A Name Given by Mom’s Mentor;
Frequenting Live Houses at 15
HUMAN DISCOVERY, July 25, 2023
Shaping the Future through Learning #2
Future University Hakodate: Professor Noyuri Mima
By Kyoko Kimura
Photo: Even as a child in kindergarten, I frequently furrowed my brows and dismissed help, asserting, ‘I can do it myself.’
—Her name, “Noyuri,” stems from the New Testament’s “Consider the lilies of the field,” symbolizing “Do not be anxious about your life.”
The name was given by my mother’s mentor from Kyoai Girls’ School in Gunma Prefecture. My mother is a Christian. Throughout my childhood, we regularly attended the Tokyo Yamate Church in Shibuya, traveling from our home in Nakano, Tokyo.
In my second-grade report card, my teacher praised my ability to look after my friends. By sixth grade, it was noted that I treated everyone equally and frequently participated in reciprocal teaching and encouragement. I believe I still embody a service-oriented spirit, likely shaped by my familial background and experiences during middle and high school.
After graduating from Waseda University, my father served a long stint at a United Nations-affiliated organization in Japan. His souvenirs from business trips to the United States were typically Hershey’s chocolates and Del Monte canned orange juice. At the time, Japanese juices were primarily powdered mixtures combined with water, which made canned juice quite an extravagance.
—It was an era when one dollar was worth 360 yen. Her father’s dollar-based income allowed her a comfortable upbringing.
In a time when sewage systems were still rudimentary, our house boasted western-style flush toilets on both the first and second floors. When friends visited, they often didn’t know how to use them and ended up sitting the wrong way round.
We had a housemaid. My younger brother’s recurring childhood asthma hospitalizations meant that my mother was often at his bedside, leaving me frequently alone at home with the housemaid. I experienced bouts of loneliness.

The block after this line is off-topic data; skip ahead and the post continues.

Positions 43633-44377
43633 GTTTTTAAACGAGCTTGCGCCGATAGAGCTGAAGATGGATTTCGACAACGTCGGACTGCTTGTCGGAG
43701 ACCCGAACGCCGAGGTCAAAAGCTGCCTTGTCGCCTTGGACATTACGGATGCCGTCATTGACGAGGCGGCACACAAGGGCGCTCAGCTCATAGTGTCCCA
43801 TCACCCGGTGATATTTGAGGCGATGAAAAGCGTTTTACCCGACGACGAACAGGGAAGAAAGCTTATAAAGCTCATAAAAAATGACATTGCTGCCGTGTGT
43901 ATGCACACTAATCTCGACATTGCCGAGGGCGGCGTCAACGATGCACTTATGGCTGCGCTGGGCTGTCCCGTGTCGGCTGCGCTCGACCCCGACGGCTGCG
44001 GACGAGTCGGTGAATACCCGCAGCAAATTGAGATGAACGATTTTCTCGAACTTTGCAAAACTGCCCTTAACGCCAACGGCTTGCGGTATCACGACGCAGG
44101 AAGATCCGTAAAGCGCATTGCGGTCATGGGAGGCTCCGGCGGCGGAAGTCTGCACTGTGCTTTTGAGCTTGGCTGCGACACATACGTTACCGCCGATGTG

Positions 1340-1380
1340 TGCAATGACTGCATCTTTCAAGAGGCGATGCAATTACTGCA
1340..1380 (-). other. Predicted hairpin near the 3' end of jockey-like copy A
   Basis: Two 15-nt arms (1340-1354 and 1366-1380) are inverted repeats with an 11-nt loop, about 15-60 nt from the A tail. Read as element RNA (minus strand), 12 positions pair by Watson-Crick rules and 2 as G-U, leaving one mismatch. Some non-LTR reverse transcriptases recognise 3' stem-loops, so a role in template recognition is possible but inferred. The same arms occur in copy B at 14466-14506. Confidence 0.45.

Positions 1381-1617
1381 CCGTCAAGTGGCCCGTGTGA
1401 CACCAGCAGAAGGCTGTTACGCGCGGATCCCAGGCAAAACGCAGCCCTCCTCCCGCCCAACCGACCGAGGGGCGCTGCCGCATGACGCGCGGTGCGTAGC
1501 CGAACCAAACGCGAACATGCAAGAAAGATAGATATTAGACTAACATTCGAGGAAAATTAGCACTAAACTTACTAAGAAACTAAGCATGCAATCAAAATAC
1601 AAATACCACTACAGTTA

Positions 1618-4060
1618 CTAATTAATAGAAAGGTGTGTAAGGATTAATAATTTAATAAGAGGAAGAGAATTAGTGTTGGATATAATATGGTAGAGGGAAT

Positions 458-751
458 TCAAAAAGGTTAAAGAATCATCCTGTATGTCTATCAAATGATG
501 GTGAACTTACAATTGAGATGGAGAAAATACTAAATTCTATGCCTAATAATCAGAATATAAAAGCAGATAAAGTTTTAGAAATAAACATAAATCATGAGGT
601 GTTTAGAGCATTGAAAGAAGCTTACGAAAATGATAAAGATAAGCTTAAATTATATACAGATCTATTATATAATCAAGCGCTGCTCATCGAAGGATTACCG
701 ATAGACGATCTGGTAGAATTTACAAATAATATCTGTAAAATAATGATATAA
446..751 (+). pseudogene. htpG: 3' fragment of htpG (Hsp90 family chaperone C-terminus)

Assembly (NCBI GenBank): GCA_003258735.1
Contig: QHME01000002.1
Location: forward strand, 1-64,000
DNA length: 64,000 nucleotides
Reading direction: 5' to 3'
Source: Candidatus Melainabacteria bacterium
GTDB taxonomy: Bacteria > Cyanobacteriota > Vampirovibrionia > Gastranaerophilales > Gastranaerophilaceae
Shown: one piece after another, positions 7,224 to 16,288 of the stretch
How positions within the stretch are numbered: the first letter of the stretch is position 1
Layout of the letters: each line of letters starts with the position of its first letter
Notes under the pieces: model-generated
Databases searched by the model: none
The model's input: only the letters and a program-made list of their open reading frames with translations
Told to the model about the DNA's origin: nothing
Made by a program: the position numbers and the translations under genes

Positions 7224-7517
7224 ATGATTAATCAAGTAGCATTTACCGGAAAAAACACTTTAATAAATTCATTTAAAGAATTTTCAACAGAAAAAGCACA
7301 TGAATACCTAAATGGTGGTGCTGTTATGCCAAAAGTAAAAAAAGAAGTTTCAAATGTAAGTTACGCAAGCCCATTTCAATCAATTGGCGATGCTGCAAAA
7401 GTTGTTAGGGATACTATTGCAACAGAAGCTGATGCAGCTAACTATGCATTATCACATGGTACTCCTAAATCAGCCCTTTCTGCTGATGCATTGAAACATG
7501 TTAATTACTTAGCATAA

However, I always reminded myself that it was my brother who deserved sympathy, and I should refrain from expressing my loneliness or relying on others. This might have helped cultivate my strong independence.
—After graduating from a public elementary school, she went to Toyo Eiwa Jogakuin (a girls’ school in Minato, Tokyo) for both middle and high school.
My mother had determined that she would send her there if she had a daughter. After graduating high school, she moved to Tokyo to attend the Aoyama Gakuin Women’s Junior College. When her college dormitory was destroyed by fire, she temporarily lived in the Toyo Eiwa dormitory and fell in love with the school.
I, however, resisted vehemently. I couldn’t comprehend why I had to take an entrance exam when all my peers transitioned smoothly to public middle school. My every day was a battle with my mother. But after passing the exam, I was so glad, and I chose to go.
Instantly, I felt I had made a mistake. Conversations revolved around celebrities, the best-tasting cakes, and how cool their private tutors or tennis coaches were – none of which interested me, leaving me feeling out of place.
Moreover, in middle school, I once defended a bullied student and subsequently became a target myself, with my school shoes often hidden. Even the student I had defended participated. Perhaps this betrayal fostered a certain distrust in people. I had a slight fever every morning and often stayed home from school. When I did manage to attend, I would immediately retreat to the infirmary.
—She sought solace outside of school.
I started going to a local cram school where I made friends. I also began frequenting the live music club ‘JIROKICHI’ in Koenji, Tokyo, all by myself.
I can’t recall how I discovered a live music club at such a young age, but the staff was very kind to me. They even visited my house and obtained my parents’ permission. My parents and I agreed that I could go once a week, but I had to adhere to a curfew.
I would always leave the club after the first set, despite the desire to stay longer. The saxophonist Sadao Watanabe, later known as ‘Worldly Nabesada,’ performed there regularly, and music magazine editors often frequented the place. It was a truly enriching environment.
Upon entering high school, I gradually resumed normal school attendance. Around the end of my first year, an event occurred that served as a catalyst for my current career path.
(Editorial Board: Kyoko Kimura)